Article V, section 11 of the Texas Constitution provides, inter alia:
And the District Judges may exchange districts, or hold courts for each other when they may deem it expedient, and shall do so when required by law.
Article 1916, V.T.C.S., provides that:
A judge of the district court may hold court for or with any other district judge; and the judges of such courts may exchange districts whenever they deem it expedient.
Texas courts have construed these provisions very broadly. In Floyd v. State, 488 S.W.2d 830 (Tex. Crim. App. 1972), for example, the court stated as follows:
The expression 'whenever they deem it expedient,' as utilized in both constitutional and statutory provisions, confers on district judges broad discretionary powers to exchange benches, or hold court for each other, which is reviewable only if an abuse of discretion has occurred. Although better practice would require one, the exchange may be accomplished without the necessity of a formal order or entry on the record of the reasons for such exchange.
488 S.W.2d at 832. Ex parte Lowery, 518 S.W.2d 897 (Tex. Civ. App.--Beaumont 1975, no writ) states the rule in this manner:
district judges may exchange benches and hold court for each other . . .. Further, we concede that such an exchange may be effected upon the judges' own initiative and that the making and entry of a formal order is not required nor does the reason for the exchange need be shown in the minutes.
518 S.W.2d at 901. Accord, e.g., Pendleton v. State, 434 S.W.2d 694 (Tex. Crim. App. 1968); Randel v. State, 219 S.W.2d 689 (Tex. Crim. App. 1949); Baldwin v. Leonard, 110 S.W.2d 1160 (Tex. Civ. App.--Eastland 1937, writ dism'd).
A section 17.03 suit must be filed in a court with jurisdiction to hear suits affecting the parent-child relationship in the county in which the child is found. Family Code s 17.05(a). Under article 1919, V.T.C.S., the judge of a district which embraces two or more counties, including the one in which the child is found, could conduct the required proceeding in any county in that judicial district. See Hendricks v. Curry, 401 S.W.2d 796 (Tex. 1966). Otherwise, a district judge could not conduct the proceeding in a county other than the one in which the suit is filed. If the judge of the county in which the suit is filed is unavailable, however, we believe the foregoing authorities establish that a district judge from another county could hear the suit in the county in which the suit is filed, provided the judges have agreed to exchange benches or hold court for each other. It appears the proper course would be for the judges in a particular locale to enter into an agreement covering this situation.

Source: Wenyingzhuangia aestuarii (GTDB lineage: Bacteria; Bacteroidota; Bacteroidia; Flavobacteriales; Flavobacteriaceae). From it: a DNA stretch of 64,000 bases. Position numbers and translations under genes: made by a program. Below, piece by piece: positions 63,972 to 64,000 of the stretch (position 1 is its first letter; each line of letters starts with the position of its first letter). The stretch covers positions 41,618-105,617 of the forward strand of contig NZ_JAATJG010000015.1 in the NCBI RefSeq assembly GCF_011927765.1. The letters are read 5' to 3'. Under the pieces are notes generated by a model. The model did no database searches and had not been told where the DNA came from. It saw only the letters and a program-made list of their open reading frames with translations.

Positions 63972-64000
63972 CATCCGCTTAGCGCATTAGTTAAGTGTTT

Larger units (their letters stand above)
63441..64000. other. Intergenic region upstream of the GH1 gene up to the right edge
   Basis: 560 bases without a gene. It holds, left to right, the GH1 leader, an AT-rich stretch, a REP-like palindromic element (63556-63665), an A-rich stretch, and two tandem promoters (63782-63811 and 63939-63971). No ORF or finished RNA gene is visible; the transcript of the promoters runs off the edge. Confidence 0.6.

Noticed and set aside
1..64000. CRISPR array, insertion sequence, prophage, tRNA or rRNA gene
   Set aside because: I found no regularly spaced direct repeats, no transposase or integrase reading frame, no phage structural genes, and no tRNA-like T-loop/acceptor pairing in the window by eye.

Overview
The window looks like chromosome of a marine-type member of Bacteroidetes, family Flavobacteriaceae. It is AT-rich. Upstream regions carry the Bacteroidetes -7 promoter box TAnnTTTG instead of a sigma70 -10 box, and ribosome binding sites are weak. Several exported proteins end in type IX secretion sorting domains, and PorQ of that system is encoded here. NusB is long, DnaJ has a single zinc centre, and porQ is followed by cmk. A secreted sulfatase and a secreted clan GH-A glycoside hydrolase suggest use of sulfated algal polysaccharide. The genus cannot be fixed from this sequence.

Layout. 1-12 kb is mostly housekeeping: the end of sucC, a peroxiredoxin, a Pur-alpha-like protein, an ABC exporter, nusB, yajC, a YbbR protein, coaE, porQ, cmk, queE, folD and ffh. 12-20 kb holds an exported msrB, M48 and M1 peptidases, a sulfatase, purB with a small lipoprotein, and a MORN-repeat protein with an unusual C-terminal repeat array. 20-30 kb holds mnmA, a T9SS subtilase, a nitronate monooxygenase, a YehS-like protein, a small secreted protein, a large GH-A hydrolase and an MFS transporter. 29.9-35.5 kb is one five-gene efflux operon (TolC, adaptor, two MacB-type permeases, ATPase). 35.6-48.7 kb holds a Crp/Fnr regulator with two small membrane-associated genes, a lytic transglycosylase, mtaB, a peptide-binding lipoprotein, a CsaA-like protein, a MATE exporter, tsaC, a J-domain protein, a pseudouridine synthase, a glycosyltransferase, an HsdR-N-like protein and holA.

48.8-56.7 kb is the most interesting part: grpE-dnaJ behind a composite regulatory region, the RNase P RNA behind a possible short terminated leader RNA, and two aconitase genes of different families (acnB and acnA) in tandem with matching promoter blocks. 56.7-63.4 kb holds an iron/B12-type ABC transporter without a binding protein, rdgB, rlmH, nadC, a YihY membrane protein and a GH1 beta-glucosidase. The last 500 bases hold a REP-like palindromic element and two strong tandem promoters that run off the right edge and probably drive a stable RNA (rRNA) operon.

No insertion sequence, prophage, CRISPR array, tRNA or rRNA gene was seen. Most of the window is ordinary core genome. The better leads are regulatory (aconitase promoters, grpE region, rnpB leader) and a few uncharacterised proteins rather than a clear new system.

The district judge of a county other than the county in which a suit under section 17.03 of the Texas Family Code is filed may hold a hearing in the county where filed and enter an appropriate order, provided the judges of the respective counties have agreed to exchange benches.
Very truly yours,
Attorney General of Texas
John W. Fainter, Jr.
First Assistant Attorney General
Richard E. Gray III
Executive Assistant Attorney General
Prepared by Jon Bible
Assistant Attorney General